p.s. People were also debating as to what actually caused the deterioration in Yuuki’s condition, leading to his death. The preview to episode 9 suggests that it was something known as “Crush Syndrome“, often observed in people who have been trapped in confining spaces during earthquakes or war. (It may have been one of the factors that contributed to the death of caver John Jones in Utah last week.) The pathology of this problem is more than I’m willing to enumerate here, so I’ll leave you to read it for yourself, but common symtoms supposedly include

  • obvious muscle injury with pain, swelling, brusing
  • and nausea, vomiting, confusion and agitation

Yuuki is depicted as having headaches, loss of appetite and growing listlessness, all of which he tries to hide so as not to burden his sister and Mari. Although I can definitely extrapolate these symptoms from those listed above (e.g. if you’re feeling nauseas, you might not be vomiting, but you definitely won’t want to eat), they are also symptoms for a large range of conditions, including head injuries such as epidural hematomas, which Yuuki may well have received when he knocked his head during the Tokyo Tower collapse. I am inclined to think that the writers intended us to think of Crush Syndrome (because of the preview), but it really isn’t all that important, is it? Perhaps, if one goes for realism…but looking at the data, Crush Syndrome does seem more likely, because it is often fatal.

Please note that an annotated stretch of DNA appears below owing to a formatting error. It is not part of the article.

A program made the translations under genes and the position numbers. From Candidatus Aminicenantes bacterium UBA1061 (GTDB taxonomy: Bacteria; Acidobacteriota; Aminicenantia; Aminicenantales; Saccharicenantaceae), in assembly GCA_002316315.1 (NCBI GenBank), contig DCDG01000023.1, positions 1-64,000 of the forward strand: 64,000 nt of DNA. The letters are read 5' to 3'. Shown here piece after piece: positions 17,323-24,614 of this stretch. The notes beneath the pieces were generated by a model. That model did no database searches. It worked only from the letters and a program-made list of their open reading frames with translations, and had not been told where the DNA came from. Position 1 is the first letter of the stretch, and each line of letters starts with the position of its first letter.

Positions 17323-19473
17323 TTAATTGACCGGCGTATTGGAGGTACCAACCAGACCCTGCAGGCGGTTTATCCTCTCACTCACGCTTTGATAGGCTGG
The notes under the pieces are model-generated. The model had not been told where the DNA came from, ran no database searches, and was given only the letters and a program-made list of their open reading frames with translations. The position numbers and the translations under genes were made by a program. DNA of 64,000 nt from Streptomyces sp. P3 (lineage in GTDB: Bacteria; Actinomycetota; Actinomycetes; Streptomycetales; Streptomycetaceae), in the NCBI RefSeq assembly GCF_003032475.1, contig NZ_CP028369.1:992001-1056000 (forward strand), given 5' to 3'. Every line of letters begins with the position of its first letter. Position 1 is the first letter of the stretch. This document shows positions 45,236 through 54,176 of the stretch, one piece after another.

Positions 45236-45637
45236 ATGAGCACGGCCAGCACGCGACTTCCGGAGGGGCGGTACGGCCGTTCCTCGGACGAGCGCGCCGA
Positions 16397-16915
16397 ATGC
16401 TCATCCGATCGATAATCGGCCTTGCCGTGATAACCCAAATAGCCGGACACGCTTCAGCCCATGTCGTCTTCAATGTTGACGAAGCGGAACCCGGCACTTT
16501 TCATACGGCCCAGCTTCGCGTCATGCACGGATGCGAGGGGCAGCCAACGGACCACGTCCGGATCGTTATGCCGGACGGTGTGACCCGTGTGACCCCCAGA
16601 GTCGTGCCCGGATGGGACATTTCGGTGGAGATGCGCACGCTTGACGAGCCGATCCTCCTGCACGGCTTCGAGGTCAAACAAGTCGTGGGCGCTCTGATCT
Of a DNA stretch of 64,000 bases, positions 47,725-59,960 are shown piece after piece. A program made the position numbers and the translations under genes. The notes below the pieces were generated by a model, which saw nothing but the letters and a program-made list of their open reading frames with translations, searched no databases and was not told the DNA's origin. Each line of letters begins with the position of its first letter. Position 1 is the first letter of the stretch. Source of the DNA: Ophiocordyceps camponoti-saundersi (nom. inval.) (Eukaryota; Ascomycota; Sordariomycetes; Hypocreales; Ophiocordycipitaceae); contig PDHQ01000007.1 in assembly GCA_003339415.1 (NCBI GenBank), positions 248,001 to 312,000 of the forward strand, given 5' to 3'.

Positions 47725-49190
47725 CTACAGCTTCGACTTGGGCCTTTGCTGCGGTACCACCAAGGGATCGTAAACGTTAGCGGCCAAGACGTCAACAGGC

p.p.s. Whilst the Great Hanshin Earthquake (Kobe Earthquake) of 1995 is the most recent memory, the greatest damage and loss of life in a Japanese quake was the Great Kantou Earthquake of 1923. I pray that a similar combination of factors (the earthquake struck at lunchtime, when many people were cooking, resulting in may fires that caused most of the damage) doesn’t ever happen again – it’s unlikely to occur in modern Japan, but could certainly happen in undeveloped countries.

About karice
MAG fan, freelance translator and political scientist-in-training. I also love musicals, travel and figure skating!

Leave a Reply

Fill in your details below or click an icon to log in: Logo

You are commenting using your account. Log Out /  Change )

Google photo

You are commenting using your Google account. Log Out /  Change )

Twitter picture

You are commenting using your Twitter account. Log Out /  Change )

Facebook photo

You are commenting using your Facebook account. Log Out /  Change )

Connecting to %s

%d bloggers like this: